Poetry has no rules.
This poem is titled “Last One, Really”; it is the sixth in a series by the same author, but only at the halfway-point of the book. I offer the book to an older woman who says she is intimidated by an entirely blank book. She has a grocery bag from the new market across the street in one hand. I peek when she returns the book; it now reads as a conversation between poems:
So is this a poem, who knows?
People squinting without sunglasses, yet it isnt really a sunny day
A retired librarian with a helmet of grey-blue curls popping out from a black beret tells me, “I love this idea.”
“Do you want to write a poem?” I ask.
She waves her hand at me, as if to say, get outta here sister, and walks away shaking her head.
“Hi, you want to write a poem?” I pull passersby in: A man in leather with a Mohawk shakes his head. A mother in a red trench coat rolls her eyes. A thick forty-year-old man in black with an armful of records says, “I am not a poet, I will think about it.” A sinewy man in his early twenties with ripped jeans says, “I will walk around and look for ideas.”
I want to call out after them, “Don’t look for ideas; don’t stop to think.” I want to yell that when we write on the open page we are making something that has never existed before. We all carry the weight of two hypotheses when we start a creative project:
H1: This is an interesting idea.
H2: I am not crazy.
Two men stand in front of my booth holding out a book. One has shaggy red hair and dimples, the other wears a leather jacket over thermal.
“You do this often?,” Dimples asks.
“Ummmm, no,” I laugh and look up.
“Is there a rule against standing here?,” Leather jacket asks with a serious voice and follow-up giggle.
I look up. They are cute. Suddenly the live music behind me thuds against the pavement. I think of running into the current of energy and beer. Instead, I blush and concentrate on arranging books and pens. They giggle, cough, clear their throats. A chill runs through my shoulders and I hunch them, the chill of passing as someone I am not. I don’t look up again until they are gone.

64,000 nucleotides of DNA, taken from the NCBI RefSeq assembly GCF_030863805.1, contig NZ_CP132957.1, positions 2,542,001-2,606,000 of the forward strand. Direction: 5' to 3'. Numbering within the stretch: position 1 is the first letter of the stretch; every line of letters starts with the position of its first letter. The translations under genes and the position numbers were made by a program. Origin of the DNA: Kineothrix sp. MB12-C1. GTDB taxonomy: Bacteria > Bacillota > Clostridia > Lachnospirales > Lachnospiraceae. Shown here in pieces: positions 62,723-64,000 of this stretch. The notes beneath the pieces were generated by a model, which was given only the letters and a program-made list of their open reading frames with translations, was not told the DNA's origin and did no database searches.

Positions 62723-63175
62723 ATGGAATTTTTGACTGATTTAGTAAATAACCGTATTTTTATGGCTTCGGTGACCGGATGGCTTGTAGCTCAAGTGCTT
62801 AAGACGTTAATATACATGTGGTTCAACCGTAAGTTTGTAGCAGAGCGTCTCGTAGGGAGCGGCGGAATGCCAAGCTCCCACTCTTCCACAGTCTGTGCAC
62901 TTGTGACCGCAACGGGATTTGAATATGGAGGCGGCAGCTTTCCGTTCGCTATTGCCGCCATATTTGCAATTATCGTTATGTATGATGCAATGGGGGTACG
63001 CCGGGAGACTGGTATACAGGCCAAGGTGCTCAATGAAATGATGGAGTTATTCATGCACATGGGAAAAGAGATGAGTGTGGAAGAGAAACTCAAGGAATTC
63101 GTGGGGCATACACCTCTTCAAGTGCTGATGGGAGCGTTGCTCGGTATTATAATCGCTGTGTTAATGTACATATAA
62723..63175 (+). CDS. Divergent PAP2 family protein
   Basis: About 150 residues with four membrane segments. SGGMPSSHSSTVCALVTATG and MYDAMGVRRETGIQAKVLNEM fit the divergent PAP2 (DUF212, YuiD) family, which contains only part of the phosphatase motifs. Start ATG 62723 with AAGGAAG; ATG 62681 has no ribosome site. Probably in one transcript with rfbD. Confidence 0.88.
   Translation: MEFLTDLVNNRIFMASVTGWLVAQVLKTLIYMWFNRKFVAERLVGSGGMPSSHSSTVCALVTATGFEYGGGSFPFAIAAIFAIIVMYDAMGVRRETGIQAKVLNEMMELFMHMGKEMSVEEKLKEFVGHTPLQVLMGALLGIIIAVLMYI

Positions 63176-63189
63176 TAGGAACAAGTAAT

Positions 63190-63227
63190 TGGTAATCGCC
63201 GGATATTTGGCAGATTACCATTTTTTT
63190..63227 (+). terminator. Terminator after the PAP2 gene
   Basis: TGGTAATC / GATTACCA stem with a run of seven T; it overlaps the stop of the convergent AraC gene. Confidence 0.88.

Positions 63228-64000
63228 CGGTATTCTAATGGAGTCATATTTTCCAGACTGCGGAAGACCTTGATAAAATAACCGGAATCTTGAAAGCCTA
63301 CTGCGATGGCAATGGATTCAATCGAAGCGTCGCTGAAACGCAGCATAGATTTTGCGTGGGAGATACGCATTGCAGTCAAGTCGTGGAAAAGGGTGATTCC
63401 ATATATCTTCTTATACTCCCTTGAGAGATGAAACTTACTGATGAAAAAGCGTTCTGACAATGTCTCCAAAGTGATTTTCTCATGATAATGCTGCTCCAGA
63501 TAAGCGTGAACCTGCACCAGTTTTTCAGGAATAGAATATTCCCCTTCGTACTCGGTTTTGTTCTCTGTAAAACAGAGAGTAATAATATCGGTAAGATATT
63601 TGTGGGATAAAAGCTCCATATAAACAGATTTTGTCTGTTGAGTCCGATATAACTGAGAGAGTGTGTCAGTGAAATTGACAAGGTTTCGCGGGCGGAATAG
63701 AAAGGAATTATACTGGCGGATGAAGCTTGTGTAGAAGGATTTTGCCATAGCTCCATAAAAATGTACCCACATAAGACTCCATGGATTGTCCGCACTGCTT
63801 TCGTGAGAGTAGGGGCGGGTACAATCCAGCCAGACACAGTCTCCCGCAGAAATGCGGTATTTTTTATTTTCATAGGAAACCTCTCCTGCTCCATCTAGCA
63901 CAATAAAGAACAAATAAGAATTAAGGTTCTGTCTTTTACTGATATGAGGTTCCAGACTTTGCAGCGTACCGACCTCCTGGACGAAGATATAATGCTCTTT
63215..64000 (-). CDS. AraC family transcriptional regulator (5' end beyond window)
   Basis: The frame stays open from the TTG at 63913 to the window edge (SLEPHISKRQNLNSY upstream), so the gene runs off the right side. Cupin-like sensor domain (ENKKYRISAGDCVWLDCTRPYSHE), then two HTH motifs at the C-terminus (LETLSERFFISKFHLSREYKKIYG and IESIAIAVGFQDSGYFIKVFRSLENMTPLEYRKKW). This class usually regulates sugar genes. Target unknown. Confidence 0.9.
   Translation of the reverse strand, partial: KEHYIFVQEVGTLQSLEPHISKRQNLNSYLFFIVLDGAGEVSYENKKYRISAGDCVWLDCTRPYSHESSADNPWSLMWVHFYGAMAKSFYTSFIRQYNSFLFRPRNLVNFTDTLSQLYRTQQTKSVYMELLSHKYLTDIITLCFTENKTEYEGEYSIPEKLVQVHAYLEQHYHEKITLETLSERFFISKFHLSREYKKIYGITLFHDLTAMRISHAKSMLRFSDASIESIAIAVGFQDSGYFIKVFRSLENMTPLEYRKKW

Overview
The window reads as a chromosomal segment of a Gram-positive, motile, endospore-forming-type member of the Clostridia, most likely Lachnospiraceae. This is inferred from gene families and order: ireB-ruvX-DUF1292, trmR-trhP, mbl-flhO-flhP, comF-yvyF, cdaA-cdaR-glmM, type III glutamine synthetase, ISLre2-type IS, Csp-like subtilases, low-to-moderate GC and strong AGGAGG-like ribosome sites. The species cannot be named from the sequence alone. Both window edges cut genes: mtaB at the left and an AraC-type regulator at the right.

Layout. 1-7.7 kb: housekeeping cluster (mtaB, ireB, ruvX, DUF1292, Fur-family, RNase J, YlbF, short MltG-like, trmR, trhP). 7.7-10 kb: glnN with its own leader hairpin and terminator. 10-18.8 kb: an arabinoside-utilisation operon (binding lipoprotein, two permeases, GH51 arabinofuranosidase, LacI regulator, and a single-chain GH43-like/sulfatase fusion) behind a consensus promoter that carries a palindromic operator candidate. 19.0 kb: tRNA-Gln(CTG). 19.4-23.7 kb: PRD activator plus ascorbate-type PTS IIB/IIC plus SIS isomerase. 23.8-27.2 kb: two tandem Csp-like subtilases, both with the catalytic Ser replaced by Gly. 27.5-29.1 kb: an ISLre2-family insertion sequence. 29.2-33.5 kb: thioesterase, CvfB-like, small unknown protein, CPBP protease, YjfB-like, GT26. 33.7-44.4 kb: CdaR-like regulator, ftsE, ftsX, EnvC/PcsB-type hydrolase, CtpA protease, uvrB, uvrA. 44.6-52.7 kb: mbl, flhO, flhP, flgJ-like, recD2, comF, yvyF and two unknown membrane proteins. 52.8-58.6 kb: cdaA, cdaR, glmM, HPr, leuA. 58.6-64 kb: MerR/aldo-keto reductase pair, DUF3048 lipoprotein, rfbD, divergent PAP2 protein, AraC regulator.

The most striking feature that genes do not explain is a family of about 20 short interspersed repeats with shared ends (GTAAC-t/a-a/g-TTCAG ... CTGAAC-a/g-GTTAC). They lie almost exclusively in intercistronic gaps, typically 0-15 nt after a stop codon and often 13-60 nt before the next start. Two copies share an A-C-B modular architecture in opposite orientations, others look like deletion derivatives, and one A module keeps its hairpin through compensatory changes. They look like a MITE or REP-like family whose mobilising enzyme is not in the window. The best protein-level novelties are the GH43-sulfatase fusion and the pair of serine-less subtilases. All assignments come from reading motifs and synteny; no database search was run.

The book they leave in front of me has a crescent moon on the cover. I open it and read,
…that split second moment of connection with a complete stranger across the room.
I hadn’t considered that I too am a prompt.
Passing as young and carefree is like someone sticking a street sign up in front of me, All that is Exciting Parkway. I pick up my phone and tap out, “How are the boys napping?” A minute later my pocket buzzes, “Mac n cheese for lunch. Both sleeping now. House is peaceful. XOXO.” Mother guilt for me comes in the form of doubt over doing anything not for and with my children.
I like watching from behind the table. Dads with preteen girls wait happily while the daughters fill page after page. The dads don’t ask to be included, and they are in no rush. They have seen the future and are thankful to put anything between them and the passing of time. Parents with young children groan as if this is another task, another test where they must rein in their feral animals. Many children just want a book to take. The books are pretty. A group of three boys and two girls in layers of backpacks, denim jackets, flannel, spring dresses, red hair in black hoodies laugh and write in little books. One by one they put their books in the library; they do not pass or share their words.
The books come back faster than I can keep up and I lose track of who wrote in which. The poems are now anonymous mysteries I cannot connect to an individual.
Some poems rhyme:
No one knows I’ve got golden toes
Polished and painted and fine
In holey socks and low-soled shoes
I almost feel them shine….
The April wind picks up; I rush to cover the books from raindrops. My tent shifts in a gust. The woman selling pottery at the table next to mine grabs a tent pole and together we brace against the wind. “Would you like a book to write in?” I ask. Quarter-size marks on the pavement make plop plop sounds, the mineral and dirt smell of rain fills the air.
“Oh, I wrote a book already. I keep watching people’s reaction when they read it.” She laughs; her long curls shine with droplets.
Did she write?
Roses are red
Violets are blue
Sometimes I fart on escalators
The drops fall faster and harder; we hurry to pack up the handful of blank books left on the table. A bluegrass band is playing and the crowd in the street behind us shouts and calls out, immune to rain after a long winter. I peek in the library one more time, elated about the day. I pull out a book two inches long and one inch tall made of an old cracker box with a cover that reads, “Stone ground Crackers,” it has just one word per page:
I look for signs of relief or sadness or laughter in the script of the small book and then I place it back on the shelf for the next reader.
These words stay with me long after the street fair, one of the many ghosts I collect from other people’s stories. Ghosts I call upon when my path forward is blocked, even if only to make myself cry on behalf of someone else when I don’t know how to cry for myself.